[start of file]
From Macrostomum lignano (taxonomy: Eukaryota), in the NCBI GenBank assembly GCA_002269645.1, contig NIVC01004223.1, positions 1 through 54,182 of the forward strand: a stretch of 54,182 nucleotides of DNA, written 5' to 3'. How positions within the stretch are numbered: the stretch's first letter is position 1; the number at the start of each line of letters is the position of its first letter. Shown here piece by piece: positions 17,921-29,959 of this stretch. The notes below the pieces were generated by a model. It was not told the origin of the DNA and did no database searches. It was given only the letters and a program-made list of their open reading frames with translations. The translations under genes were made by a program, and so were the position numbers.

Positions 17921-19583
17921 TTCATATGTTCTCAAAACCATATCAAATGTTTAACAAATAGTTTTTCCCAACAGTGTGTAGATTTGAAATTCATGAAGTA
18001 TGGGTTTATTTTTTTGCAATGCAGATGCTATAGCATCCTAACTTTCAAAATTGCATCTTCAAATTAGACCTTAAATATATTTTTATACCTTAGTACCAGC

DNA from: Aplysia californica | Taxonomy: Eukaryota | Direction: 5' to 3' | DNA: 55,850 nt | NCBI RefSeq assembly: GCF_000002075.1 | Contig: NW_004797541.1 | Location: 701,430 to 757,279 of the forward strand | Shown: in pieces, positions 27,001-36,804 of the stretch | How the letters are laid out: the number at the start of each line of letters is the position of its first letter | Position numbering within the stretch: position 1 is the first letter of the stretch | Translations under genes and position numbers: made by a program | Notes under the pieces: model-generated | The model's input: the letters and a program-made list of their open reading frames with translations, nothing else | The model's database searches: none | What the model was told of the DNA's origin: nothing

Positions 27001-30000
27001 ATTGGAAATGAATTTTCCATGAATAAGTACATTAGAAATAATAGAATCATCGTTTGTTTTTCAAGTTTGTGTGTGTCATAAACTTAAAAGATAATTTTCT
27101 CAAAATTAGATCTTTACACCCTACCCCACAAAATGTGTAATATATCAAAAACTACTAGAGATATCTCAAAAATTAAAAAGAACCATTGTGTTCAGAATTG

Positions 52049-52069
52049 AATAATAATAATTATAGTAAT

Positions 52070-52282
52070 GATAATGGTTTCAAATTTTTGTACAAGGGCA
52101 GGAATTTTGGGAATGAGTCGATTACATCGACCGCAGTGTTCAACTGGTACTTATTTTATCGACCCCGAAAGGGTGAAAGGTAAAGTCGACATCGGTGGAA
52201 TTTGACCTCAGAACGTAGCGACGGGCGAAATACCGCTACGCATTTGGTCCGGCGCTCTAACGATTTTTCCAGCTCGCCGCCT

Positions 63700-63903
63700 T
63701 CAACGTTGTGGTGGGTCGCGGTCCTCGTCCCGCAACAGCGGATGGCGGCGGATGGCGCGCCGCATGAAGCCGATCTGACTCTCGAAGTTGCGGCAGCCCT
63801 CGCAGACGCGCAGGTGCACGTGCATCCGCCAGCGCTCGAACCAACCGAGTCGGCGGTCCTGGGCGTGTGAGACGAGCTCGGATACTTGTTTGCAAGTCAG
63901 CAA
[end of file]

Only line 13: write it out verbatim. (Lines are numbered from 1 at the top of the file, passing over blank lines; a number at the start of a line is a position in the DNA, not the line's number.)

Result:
52101 GGAATTTTGGGAATGAGTCGATTACATCGACCGCAGTGTTCAACTGGTACTTATTTTATCGACCCCGAAAGGGTGAAAGGTAAAGTCGACATCGGTGGAA